NSF and ARL Team on Groundbreaking Workshop on Digital Data Stewardship
Today, digital data collections are everywhere.
But will today's digital data be available tomorrow?
Unleashing a Realistic Magnitude 7.7 Virtual Earthquake
11.14.06 - Progress usually happens in small increments. Not this time. Computational scientists performed a simulation 20 times larger than their previous largest of a massive magnitude 7.7 earthquake.
SDSC Boosts Storage Capacity to 25 Petabytes
11.03.06 - SDSC and its host institution, the University of California San Diego, now have more storage capacity than any other educational institution in the world.
SDSC at SC'06 -- Highlighting Data to Discovery
The data-intensive computing and Cyberinfrastructure that drive cutting-edge science will be featured at the San Diego Supercomputer Center exhibit at SC'06.
FEATURE: SDSC Helps Speed High-Tech Drug Design
The high-stakes task of designing new drugs relies on high-tech tools, especially computerized predictions of the 3-D structure of proteins.
NSF Renews SDSC Partner PRAGMA
The National Science Foundation (NSF) has renewed its support for a grassroots effort by U.S. and Pacific Rim engineers...
SDSC Nuggets for October Released
This month, SDSC staff have been making the final preparations for Supercomputing 2006.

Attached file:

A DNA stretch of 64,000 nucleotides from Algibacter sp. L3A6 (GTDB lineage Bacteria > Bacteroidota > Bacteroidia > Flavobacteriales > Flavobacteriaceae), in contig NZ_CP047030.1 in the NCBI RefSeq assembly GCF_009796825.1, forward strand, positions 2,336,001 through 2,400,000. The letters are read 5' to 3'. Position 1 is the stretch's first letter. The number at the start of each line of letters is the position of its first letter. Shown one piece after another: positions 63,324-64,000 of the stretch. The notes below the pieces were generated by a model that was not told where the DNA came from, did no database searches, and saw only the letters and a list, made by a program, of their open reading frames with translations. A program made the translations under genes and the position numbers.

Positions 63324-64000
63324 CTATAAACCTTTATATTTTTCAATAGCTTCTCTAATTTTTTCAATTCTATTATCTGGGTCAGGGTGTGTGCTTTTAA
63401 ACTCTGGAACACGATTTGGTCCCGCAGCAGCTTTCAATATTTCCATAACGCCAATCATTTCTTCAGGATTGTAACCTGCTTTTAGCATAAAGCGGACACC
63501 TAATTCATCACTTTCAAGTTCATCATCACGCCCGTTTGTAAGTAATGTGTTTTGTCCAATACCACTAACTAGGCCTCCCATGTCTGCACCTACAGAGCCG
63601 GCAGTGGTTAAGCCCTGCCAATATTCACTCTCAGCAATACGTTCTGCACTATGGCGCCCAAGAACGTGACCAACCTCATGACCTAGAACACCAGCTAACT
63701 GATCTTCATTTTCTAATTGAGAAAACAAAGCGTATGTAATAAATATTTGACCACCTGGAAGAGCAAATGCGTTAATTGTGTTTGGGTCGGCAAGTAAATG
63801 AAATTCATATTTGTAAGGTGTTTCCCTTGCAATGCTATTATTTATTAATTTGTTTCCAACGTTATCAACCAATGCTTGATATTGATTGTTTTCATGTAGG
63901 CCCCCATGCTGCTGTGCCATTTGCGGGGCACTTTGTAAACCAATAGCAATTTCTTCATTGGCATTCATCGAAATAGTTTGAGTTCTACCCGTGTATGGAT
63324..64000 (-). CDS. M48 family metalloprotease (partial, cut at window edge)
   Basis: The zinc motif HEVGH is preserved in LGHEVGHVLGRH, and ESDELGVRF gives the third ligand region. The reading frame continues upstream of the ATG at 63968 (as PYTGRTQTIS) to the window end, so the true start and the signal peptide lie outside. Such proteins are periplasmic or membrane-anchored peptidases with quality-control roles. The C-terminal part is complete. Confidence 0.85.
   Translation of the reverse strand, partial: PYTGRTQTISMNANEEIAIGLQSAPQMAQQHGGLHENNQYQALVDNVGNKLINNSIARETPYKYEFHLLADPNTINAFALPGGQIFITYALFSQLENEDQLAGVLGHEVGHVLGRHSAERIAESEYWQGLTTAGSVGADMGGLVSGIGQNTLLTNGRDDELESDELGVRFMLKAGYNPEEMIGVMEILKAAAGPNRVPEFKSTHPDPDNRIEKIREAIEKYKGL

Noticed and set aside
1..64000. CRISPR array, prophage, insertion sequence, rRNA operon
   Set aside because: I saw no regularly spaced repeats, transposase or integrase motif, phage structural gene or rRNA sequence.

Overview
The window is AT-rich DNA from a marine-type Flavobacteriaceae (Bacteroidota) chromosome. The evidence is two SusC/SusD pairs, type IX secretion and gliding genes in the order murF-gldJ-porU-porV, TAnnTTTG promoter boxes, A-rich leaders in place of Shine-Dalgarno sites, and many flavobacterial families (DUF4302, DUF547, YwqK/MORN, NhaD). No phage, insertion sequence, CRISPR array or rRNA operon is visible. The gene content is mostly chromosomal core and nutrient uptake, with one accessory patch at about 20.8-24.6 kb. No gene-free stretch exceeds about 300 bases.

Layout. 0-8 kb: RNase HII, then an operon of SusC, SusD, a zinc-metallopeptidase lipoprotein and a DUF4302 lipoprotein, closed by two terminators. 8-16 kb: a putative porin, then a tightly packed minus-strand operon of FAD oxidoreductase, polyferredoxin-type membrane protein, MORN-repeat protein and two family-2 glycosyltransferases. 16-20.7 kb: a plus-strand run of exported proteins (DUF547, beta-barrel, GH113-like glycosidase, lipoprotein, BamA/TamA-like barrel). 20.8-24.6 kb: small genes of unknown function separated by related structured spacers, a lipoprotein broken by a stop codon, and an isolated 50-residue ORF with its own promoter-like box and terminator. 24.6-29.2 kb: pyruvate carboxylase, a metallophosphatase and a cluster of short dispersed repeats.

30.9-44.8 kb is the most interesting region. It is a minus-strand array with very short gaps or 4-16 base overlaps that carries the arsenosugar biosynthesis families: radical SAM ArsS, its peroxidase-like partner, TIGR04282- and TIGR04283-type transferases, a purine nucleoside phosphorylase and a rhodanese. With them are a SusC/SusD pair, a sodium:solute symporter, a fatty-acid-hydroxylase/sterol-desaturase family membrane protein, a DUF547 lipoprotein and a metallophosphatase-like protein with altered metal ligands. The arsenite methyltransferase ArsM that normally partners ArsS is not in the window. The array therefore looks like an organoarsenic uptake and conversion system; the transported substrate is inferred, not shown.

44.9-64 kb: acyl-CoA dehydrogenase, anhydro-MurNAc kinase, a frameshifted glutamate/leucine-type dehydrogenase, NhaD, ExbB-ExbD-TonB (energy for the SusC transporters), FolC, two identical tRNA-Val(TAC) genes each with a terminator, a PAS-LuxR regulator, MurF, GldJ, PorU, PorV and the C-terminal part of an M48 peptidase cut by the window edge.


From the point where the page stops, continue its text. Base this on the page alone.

SDSC Announces the Release of Gemstone Version 1.0
10.11.06 - The GEMSTONE project, Grid Enabled Molecular Science Through Online Networked Environments, has released Version 1.0 of the Gemstone environment, a rich client interface to an important set of grid-enabled computational chemistry and biochemistry tools.
Educating Cyberinfrastructure-Savvy Researchers
10.11.06 - In an increasingly complex and interconnected world the ability to make real-time decisions in a global manufacturing and service enterprise requires integrating vast amounts of data and computation through the use of cyberinfrastructure.
FEATURE: Mapping Tool Helps Spot Brain Disorders
10.06.06 - Brain diseases are challenging to diagnose, which can confuse or delay beneficial treatments. Now, researchers in the Biomedical Informatics Research Network (BIRN) are using specific structural or shape differences in patients' brains to help identify brain disorders.